Measuring Triangulation in Measuring Public by dom12690

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									  Measuring Triangulation in
Measuring Public Transportation
       Service Quality
              By:
             Peter
             Mubi
             Alfred
            Table of Contents
• Background
• Service Quality Measurements
• Triangulation
• Study 1: Surveys
• Study 2: Critical Analysis and Focus Group
  Interview
• Conclusion
                 Background
• Focus
  – Public Transportation Service


• Aim:
  – To develop valid and accurate measure sin order
    to understand how consumers evaluate the
    quality of their services.
   Service Quality Measurements
• Quantitative Approach

• Qualitative Approach
   Service Quality Measurements
• Quantitative Approach
  – SERVQUAL model
     • Uses 22 attitude questions to measure perception.
     • Determine how service providers are evaluated by
       customers.
     • Limitations:
        –   Generic
        –   Focus on process than outcome
        –   Do not include service cost
        –   Built on assumption of multi-attribute evaluations
   Service Quality Measurements
• Qualitative Approach
  – Critical Incident Technique (CIT)
     • Focus on critical incidents
     • Categorize events and behaviors of contact employees
       to distinguish the service satisfaction
Service Quality Measurements
– Focus Group Interview (FGI)
   • Brings together small group of individuals in informal
     setting to discuss a specific set of issues
   • Talk openly
   • Aims to generate spontaneous comments
   • Limitations:
      – Data is hard to analyze
      – Analysis is susceptible to subjective interpretation
      – Study results are different to compare
               Triangulation
• Provides different observations on
  phenomena depending on how it is employed
  and implemented.
• Types
  – Methodological
  – Data
    Methodological Triangulation
• Use dissimilar methods in measuring same unit so
  weakness of one method can be overcome by the
  strength of another.
   – E.g. Use of survey gathers broad surface data but when
     complemented by focus group interview, the results
     could be access to an in-depth discussion on facts.


• Every methodology / approach to a research
  phenomenon is potentially biased and susceptible to
  validity threats.
           Data Triangulation
• To reduce weakness in methodology

• To reduce the outcome bias.

• Consistency between the 2 groups of
  respondents is expected to enhance the
  generalisability of study results.
                   Study 1: Surveys
• Questionnaire
   –   Literature search
   –   Contacting other state DOT
   –   2 focus group and 24 personal interviews
   –   Series of pilot tests and refined for 10 minute telephone
       survey.

• Sampling
   – Public (total of 2,020 households)
   – Transportation Officials (135)

• Includes several variables
Study 1: Surveys
                    Study 1: Surveys
• Results
   – Data analyzed based on:
       • Weighted means
           – Mean and Standard Deviation
           – T-value
           – Significance test for difference in mean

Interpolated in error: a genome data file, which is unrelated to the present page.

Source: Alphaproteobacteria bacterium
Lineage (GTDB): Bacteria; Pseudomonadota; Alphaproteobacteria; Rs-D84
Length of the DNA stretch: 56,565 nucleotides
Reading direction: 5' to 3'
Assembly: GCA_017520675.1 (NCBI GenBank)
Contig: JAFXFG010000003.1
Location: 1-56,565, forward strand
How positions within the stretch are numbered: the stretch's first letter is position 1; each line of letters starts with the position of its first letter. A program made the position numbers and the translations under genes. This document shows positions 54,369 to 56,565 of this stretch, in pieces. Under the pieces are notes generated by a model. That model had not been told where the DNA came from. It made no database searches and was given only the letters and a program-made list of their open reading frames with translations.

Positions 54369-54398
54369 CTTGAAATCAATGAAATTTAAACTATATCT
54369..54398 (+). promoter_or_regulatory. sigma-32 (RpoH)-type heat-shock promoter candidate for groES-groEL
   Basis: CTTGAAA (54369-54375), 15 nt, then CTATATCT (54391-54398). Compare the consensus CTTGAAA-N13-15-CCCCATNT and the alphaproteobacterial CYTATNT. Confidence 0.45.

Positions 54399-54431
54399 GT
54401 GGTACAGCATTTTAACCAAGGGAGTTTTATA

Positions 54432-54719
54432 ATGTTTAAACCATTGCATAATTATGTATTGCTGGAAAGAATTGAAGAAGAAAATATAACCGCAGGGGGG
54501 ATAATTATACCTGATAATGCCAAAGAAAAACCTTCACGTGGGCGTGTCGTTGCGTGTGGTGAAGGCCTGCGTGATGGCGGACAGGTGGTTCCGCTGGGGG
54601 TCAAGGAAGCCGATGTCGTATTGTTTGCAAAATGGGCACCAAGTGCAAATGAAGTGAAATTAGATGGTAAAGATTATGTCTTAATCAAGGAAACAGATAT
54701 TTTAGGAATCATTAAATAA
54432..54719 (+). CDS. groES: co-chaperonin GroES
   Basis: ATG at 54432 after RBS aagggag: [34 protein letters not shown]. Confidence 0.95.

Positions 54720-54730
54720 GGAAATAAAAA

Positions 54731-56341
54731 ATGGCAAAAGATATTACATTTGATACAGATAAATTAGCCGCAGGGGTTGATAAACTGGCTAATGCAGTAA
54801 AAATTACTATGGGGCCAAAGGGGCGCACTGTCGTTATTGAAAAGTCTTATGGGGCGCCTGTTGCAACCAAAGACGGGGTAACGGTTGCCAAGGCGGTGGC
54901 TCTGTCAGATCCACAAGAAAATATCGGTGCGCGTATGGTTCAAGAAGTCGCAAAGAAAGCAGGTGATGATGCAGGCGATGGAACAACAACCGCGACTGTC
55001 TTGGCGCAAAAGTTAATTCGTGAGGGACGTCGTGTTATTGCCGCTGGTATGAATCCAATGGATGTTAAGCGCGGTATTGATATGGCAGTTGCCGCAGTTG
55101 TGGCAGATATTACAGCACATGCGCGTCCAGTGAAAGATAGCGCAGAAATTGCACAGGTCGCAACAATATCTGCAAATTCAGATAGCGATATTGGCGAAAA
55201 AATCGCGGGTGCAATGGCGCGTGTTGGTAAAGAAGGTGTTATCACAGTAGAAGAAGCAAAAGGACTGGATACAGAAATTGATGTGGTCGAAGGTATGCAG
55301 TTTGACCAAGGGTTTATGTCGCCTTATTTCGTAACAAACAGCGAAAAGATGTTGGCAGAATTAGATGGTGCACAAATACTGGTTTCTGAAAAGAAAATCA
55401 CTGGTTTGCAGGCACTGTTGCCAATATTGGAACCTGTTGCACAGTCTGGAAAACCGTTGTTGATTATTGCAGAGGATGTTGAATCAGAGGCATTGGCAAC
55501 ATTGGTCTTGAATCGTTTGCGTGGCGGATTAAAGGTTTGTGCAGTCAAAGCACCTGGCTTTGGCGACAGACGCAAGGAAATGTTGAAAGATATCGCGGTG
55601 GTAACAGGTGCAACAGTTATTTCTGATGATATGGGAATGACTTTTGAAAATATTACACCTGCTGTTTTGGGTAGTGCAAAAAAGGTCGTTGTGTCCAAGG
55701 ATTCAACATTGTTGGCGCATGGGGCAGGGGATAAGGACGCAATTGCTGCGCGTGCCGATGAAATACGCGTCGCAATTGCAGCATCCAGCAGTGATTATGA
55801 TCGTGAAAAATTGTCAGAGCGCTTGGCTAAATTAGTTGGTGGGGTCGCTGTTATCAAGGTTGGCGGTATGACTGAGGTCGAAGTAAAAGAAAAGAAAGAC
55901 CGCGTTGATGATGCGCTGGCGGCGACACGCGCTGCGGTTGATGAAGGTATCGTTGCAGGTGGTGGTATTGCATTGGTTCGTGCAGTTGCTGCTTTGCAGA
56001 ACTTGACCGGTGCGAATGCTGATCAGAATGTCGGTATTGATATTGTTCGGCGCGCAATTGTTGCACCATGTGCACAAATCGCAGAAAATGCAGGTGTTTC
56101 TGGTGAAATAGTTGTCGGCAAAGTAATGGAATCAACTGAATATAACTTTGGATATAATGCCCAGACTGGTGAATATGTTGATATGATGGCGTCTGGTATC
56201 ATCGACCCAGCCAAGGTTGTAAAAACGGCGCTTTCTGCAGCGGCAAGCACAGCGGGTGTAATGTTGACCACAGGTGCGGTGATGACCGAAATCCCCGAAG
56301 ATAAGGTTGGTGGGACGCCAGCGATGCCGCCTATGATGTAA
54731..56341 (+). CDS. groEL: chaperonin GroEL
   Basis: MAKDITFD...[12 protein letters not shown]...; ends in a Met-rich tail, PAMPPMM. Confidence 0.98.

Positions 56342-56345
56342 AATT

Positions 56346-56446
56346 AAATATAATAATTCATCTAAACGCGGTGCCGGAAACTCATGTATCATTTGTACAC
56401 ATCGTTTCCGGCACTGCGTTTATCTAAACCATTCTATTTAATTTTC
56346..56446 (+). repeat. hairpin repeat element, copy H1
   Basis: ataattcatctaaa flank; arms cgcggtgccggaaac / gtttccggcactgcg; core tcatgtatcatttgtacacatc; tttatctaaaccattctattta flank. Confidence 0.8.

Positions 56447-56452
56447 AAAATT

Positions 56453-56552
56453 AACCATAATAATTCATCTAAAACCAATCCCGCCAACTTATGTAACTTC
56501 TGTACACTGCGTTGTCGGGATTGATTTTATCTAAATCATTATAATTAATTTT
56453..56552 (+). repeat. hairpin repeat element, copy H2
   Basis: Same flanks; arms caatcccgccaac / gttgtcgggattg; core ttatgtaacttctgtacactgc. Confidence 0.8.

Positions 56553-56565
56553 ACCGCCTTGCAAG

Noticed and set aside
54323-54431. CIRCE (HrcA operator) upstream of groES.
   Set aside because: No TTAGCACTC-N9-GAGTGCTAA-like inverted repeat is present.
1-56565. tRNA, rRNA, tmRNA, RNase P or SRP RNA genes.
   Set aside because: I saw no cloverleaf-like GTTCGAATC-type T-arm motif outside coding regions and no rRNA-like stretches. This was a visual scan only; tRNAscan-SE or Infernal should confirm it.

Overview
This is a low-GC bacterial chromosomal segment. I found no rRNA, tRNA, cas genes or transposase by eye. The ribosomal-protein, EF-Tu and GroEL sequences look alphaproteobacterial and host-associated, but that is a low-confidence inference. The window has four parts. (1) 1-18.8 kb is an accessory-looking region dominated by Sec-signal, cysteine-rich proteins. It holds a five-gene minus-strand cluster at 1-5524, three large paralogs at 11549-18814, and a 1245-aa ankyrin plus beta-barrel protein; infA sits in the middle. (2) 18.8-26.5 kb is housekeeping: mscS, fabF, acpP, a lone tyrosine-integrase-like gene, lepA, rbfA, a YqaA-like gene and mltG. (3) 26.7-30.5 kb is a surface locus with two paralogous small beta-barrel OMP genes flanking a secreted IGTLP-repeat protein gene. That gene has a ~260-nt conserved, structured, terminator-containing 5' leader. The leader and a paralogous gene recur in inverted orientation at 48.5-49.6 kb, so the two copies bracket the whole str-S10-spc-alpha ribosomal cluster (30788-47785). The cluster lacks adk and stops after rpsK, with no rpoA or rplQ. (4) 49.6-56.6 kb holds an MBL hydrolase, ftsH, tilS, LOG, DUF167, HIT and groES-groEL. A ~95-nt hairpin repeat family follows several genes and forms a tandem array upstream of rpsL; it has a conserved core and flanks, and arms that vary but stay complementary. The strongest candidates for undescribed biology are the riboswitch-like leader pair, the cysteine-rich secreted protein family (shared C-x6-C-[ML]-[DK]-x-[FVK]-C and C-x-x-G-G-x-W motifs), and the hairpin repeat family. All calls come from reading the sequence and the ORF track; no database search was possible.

Study 1: Surveys
   • Unweighted means
       – Perception
       – Attitude
       – Opinion


– Evaluation:
   • Public were evaluated on their opinions.
   • Officials were asked for evaluation of public’s opinion and
     perception.
   • Perceptual gaps were found between public and transportation
     policy makers on specific service aspects and issues.
  Study 2: Critical Analysis and Focus
           Group Interviews
• Aim:
  – Meet with participants of survey and explore significant
    findings in greater detail.
  – Asked for critical incidents that derived satisfaction or
    dissatisfaction.

• Procedure:
  – Sample: Public and elected transportation officials.
  – Participants presented with survey results.
  – Public:
     • Discussed in respect of response from survey.
Study 2: Critical Analysis and Focus
         Group Interviews
– Transportation Officials

   • Participants asked to explain responses to check if its significantly
     different from their expectation.

   • Determine:
       – If survey responses were valid.

       – Why residents from different regions placed more emphasis on one
         issue over another.
  Study 2: Critical Analysis and Focus
           Group Interviews
• Data Analysis
  – Evaluate and summarize each meeting’s results by
    different individuals (Reliability).

  – Results viewed by 3 members of research team.

  – Develop and summarize a list of key issues.

  – Summary report is reviewed by each evaluator.

  – Meet again to review findings and reconcile discrepancies.
                            Conclusion
• Study 1:
        • Results from telephone survey and qualitative survey provided
          significant insights.
        • Survey is a good form of communication tool between planners and
          public.
             – Perceptual gaps would be narrowed if public’s needs are communicated
        • To be conducted periodically
             – Keep track of trends and changes in needs and perceptions


• Study 2:
        • Survey results provided basis for discussion.
        • In-depth probing observed substantial lack of understanding by public.
        • Public opinion is crucial in planning process but education is
          paramount.

• Triangulation should be employed for more accurate picture of
  perceptions and evaluation.

								
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